Warning: mysql_real_escape_string(): No such file or directory in /home/scouser/echoesandmirrors.com/wp-content/plugins/statpress/statpress.php on line 1191

Warning: mysql_real_escape_string(): A link to the server could not be established in /home/scouser/echoesandmirrors.com/wp-content/plugins/statpress/statpress.php on line 1191

Warning: mysql_real_escape_string(): No such file or directory in /home/scouser/echoesandmirrors.com/wp-content/plugins/statpress/statpress.php on line 1194

Warning: mysql_real_escape_string(): A link to the server could not be established in /home/scouser/echoesandmirrors.com/wp-content/plugins/statpress/statpress.php on line 1194

Warning: mysql_real_escape_string(): No such file or directory in /home/scouser/echoesandmirrors.com/wp-content/plugins/statpress/statpress.php on line 1197

Warning: mysql_real_escape_string(): A link to the server could not be established in /home/scouser/echoesandmirrors.com/wp-content/plugins/statpress/statpress.php on line 1197
Echoes and Mirrors» Blog Archive » Grad School is for Chumps?

Grad School is for Chumps?

Graduate School in the Humanities: Just Don’t Go

Nearly six years ago, I wrote a column called “So You Want to Go to Grad
School?” (The Chronicle, June 6, 2003). My purpose was to warn undergraduates
away from pursuing Ph.D.’s in the humanities by telling them what I had learned
about the academic labor system from personal observation and experience.

It was a message many prospective graduate students were not getting
from their professors, who were generally too eager to clone themselves. Having
heard rumors about unemployed Ph.D.’s, some undergraduates would ask about job
prospects in academe, only to be told, “There are always jobs for good people.”
If the students happened to notice the increasing numbers of well-published,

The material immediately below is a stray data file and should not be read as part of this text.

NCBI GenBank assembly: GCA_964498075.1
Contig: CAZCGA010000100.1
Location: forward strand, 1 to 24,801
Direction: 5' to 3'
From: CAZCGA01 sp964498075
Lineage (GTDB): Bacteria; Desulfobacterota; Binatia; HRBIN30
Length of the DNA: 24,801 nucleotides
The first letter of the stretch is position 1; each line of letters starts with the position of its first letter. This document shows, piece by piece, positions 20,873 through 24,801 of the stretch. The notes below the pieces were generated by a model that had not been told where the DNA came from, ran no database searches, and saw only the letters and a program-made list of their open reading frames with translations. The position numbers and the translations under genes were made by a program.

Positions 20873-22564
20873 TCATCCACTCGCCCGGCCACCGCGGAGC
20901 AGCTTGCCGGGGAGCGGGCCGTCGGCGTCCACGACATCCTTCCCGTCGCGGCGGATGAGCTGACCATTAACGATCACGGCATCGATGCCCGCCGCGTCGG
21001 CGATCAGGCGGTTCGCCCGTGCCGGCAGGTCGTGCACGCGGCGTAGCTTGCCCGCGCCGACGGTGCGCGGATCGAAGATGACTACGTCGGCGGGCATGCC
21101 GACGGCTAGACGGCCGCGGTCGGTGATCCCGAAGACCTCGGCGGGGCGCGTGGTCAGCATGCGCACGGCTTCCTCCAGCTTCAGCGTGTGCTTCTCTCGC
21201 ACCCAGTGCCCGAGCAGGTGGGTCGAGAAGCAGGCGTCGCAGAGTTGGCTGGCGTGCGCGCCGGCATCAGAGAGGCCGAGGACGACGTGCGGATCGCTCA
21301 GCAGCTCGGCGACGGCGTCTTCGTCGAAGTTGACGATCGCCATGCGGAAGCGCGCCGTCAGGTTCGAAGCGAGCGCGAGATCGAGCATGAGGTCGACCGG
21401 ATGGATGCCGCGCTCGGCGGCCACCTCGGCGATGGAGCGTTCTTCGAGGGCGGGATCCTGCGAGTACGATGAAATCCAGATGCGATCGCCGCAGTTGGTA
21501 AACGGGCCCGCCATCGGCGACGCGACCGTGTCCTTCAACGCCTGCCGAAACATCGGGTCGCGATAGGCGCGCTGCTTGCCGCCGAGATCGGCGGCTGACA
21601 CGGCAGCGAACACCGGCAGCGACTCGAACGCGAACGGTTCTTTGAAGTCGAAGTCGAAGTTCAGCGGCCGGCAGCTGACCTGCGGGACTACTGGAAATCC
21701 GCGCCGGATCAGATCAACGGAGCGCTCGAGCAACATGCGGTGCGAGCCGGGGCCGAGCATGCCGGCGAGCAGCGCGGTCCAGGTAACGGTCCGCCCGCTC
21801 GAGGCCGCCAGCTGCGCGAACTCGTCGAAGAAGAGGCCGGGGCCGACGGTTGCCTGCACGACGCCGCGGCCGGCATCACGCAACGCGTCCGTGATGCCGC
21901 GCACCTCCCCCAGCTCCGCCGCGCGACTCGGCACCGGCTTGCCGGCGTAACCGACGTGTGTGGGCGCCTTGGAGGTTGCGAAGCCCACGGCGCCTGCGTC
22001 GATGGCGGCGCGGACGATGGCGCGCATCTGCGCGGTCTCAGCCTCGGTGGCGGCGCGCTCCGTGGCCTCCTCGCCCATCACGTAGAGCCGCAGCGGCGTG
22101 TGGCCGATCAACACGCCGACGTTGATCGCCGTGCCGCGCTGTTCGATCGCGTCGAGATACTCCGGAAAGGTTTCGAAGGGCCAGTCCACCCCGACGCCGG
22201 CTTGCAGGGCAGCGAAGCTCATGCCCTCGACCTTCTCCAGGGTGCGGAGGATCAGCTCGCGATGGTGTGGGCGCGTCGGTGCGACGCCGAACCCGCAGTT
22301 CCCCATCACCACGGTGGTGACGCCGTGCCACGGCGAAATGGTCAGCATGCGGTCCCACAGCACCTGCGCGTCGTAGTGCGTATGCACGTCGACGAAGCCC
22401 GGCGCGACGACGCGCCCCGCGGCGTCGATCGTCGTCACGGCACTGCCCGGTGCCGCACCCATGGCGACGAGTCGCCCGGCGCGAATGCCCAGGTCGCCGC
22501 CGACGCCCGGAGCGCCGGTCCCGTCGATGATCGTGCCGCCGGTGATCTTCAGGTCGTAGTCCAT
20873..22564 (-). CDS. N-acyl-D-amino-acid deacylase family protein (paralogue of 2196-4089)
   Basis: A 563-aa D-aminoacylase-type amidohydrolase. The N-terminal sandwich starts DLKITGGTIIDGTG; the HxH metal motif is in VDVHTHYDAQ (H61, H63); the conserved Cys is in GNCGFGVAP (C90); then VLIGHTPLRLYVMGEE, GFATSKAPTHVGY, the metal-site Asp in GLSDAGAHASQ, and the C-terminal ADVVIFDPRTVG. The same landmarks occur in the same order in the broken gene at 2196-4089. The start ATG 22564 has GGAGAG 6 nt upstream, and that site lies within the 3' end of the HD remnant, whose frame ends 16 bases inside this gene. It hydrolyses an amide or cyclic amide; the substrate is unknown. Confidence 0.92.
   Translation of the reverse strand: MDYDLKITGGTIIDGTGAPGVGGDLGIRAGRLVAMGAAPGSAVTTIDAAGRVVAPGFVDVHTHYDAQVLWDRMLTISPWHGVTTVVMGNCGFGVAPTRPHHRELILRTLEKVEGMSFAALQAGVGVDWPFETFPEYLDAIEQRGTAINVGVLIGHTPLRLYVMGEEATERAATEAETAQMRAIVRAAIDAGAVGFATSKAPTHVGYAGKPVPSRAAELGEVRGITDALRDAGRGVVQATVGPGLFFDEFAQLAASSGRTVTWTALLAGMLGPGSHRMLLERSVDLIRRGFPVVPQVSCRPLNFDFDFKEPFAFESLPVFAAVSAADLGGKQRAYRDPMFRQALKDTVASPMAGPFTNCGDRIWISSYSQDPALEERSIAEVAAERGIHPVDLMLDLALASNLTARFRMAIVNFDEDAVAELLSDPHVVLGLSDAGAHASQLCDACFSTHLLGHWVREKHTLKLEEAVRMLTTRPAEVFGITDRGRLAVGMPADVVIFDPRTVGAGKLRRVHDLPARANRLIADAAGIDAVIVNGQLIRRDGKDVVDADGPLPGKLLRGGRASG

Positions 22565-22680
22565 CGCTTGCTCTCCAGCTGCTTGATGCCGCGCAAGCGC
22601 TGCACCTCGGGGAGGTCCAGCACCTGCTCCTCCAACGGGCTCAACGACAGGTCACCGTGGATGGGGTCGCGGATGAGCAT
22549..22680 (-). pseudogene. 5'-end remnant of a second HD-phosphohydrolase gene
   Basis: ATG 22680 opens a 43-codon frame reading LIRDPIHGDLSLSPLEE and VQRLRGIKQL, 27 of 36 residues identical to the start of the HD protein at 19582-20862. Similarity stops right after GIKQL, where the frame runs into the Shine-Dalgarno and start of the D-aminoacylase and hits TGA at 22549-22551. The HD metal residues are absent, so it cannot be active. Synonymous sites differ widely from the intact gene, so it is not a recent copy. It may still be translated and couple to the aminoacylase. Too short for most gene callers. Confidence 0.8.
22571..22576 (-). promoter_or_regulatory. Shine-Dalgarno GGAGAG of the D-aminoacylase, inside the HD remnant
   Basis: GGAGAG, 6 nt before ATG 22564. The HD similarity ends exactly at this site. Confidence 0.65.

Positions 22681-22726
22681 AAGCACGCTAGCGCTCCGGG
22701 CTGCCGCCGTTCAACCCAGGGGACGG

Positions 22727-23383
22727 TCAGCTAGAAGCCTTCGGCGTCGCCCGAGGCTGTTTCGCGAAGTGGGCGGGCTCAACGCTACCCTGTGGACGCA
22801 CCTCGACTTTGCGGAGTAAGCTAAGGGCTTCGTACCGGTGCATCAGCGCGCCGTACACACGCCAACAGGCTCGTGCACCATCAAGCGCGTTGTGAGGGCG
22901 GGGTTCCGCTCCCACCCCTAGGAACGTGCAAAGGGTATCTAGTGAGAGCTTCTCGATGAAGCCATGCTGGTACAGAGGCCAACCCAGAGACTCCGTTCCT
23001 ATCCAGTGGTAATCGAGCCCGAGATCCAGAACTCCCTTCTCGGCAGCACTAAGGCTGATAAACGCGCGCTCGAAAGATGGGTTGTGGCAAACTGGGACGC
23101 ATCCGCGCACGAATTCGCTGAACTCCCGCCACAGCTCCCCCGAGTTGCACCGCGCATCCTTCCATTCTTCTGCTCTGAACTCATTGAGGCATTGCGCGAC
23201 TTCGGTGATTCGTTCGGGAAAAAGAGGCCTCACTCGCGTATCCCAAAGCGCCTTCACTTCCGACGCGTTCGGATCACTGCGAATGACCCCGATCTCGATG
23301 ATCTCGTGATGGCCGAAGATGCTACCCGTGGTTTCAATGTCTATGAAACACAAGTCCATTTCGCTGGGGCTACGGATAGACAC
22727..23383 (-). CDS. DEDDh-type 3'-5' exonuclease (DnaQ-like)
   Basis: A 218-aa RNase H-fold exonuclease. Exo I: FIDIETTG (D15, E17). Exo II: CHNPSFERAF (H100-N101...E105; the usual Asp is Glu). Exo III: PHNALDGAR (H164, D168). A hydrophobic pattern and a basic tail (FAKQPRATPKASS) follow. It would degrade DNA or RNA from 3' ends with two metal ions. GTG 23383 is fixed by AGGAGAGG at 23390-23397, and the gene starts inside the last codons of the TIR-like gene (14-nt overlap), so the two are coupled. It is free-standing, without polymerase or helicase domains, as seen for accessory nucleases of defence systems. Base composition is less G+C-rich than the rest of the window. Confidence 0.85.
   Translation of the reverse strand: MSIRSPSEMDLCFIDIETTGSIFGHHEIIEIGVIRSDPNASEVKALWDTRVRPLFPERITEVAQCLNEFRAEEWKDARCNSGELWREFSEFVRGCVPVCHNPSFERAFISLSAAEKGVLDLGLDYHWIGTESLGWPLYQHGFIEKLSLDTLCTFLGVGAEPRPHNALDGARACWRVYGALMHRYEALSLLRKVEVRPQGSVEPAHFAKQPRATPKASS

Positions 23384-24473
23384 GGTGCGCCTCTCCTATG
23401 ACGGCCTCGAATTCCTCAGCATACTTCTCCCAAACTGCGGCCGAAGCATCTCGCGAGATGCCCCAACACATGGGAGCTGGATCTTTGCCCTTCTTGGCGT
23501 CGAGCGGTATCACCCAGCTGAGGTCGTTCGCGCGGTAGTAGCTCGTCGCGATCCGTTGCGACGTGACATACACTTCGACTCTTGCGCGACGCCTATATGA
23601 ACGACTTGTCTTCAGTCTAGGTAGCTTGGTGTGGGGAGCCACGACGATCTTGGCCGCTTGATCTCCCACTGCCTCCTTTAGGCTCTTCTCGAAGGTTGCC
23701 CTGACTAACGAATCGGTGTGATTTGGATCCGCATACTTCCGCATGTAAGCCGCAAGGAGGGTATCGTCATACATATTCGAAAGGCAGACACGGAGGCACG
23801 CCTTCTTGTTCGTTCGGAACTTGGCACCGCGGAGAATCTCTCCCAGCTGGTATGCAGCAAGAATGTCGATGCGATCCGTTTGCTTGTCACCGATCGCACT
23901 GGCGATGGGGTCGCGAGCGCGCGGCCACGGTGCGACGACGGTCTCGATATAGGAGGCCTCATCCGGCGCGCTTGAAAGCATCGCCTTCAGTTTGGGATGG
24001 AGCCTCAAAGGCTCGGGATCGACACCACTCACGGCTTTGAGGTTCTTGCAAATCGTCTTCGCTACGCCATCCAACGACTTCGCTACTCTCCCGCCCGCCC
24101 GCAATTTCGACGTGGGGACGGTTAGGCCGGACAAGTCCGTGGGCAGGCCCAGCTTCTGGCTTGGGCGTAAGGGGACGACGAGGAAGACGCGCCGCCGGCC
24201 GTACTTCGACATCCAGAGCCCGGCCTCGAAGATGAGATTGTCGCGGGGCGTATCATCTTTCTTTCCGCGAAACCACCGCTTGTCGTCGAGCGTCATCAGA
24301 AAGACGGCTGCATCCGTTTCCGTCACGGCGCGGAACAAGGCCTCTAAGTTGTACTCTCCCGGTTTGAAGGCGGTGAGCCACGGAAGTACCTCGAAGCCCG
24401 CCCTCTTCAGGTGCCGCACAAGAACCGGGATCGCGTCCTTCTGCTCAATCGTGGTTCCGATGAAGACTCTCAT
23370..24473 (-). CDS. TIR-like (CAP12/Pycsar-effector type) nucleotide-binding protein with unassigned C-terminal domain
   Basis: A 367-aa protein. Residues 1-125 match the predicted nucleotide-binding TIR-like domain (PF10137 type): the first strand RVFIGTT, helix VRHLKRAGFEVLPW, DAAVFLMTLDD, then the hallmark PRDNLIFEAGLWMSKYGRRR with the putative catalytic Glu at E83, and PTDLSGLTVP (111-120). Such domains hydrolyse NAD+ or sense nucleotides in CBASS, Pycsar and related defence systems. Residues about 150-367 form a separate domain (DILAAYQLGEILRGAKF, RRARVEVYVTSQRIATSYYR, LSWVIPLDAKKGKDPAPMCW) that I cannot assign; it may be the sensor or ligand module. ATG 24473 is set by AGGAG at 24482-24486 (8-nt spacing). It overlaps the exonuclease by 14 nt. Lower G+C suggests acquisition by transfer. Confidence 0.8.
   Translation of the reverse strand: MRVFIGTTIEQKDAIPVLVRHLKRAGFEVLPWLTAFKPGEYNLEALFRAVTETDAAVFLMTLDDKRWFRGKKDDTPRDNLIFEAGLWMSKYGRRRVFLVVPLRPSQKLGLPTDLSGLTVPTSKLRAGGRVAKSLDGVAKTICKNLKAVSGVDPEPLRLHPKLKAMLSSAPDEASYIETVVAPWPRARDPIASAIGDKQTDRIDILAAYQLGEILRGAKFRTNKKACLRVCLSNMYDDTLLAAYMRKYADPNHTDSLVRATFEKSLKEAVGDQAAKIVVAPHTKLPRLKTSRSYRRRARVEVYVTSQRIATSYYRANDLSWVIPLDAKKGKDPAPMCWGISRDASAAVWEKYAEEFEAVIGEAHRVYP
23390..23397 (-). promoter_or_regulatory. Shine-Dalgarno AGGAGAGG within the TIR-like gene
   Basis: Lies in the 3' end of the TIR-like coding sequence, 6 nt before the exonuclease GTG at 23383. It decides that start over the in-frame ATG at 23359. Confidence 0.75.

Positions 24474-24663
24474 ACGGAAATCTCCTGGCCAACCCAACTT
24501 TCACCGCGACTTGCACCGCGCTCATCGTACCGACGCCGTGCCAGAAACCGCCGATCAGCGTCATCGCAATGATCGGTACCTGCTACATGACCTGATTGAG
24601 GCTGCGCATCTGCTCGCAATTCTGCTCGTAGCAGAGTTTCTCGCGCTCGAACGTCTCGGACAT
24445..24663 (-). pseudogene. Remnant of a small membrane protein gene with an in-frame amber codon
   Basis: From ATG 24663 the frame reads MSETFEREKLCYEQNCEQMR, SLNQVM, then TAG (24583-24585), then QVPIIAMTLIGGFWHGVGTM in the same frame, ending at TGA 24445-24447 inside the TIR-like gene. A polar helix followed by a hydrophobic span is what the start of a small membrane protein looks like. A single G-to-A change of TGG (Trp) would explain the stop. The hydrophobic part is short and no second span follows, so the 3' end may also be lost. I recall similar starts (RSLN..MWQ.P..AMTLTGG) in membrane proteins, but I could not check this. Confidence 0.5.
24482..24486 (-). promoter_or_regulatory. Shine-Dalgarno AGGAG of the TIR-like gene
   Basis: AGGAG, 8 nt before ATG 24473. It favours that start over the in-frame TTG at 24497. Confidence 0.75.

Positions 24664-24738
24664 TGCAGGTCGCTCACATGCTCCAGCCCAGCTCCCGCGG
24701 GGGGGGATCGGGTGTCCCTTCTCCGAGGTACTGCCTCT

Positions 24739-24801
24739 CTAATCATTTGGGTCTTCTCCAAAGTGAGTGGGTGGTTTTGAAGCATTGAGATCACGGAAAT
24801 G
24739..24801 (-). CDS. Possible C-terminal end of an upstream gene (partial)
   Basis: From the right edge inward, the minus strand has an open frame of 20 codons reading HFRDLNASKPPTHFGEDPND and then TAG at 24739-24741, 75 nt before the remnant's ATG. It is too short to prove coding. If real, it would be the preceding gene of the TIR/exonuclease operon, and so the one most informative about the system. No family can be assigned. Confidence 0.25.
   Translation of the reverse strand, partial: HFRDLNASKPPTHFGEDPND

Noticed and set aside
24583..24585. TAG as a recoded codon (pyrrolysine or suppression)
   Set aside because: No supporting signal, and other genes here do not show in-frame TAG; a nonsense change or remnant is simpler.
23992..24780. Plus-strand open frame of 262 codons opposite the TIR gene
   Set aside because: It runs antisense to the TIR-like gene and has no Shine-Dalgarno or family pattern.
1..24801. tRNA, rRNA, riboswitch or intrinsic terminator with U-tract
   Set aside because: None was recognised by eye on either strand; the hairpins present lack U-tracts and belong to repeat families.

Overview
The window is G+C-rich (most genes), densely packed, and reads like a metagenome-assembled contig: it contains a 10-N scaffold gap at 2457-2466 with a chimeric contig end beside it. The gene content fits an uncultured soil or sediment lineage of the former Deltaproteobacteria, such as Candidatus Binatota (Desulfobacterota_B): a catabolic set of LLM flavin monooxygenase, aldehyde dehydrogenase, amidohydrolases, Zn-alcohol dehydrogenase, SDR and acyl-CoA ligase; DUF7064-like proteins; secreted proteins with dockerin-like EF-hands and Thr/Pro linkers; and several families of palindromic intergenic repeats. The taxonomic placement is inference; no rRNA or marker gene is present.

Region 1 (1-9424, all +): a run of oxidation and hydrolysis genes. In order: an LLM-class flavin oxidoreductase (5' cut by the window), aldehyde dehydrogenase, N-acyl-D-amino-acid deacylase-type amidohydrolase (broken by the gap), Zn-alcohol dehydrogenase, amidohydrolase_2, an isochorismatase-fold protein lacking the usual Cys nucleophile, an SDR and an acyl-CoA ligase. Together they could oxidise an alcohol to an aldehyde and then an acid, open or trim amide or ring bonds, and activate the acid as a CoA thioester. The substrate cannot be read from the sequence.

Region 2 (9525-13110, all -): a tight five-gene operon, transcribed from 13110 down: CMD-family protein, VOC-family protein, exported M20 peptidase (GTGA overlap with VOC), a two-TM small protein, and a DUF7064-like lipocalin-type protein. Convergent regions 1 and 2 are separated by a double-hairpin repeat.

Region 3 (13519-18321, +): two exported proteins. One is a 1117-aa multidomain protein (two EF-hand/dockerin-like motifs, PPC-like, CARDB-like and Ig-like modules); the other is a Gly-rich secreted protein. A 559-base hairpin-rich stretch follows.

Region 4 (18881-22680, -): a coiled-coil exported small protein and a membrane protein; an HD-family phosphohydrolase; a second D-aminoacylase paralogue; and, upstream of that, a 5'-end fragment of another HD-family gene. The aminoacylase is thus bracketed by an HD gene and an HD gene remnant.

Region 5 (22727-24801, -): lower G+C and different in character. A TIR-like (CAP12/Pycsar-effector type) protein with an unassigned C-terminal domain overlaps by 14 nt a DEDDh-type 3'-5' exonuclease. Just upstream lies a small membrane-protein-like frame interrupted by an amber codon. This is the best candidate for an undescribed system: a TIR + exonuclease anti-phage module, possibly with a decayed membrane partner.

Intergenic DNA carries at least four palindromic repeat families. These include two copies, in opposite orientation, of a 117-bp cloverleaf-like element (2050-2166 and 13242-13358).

highly credentialed adjuncts teaching part time with no benefits, they would be
told, “Don’t worry, massive retirements are coming soon, and then there will be
plenty of positions available.” The encouragement they received from mostly
well-meaning but ill-informed professors was bolstered by the message in our
culture that education always leads to opportunity.

I have to say that I agree with this. I’m looking at you, MFA-seeking pretentious dickweeds. Personally, I am still on track and have the goal of grad school for Sociolinguistics -although my more general goal of writing has not changed. I’ve got the mentality and personality for teaching -and it seems like a reasonable thing to do while I accomplish other things. Career has never been in the forethought of my mind -producing solid literary works has been my top priority (which can be considered a career, I suppose).

There is, of course, the knowledge-for-the-sake-of-knowledge crowd, to whom this advice would not apply. They seek school simply because it is more rigorous and their understanding of the field will be improved more so than simply taking more undergrad classes. They don’t expect a doctorate to provide them with tenure at a school.

Share
0 comments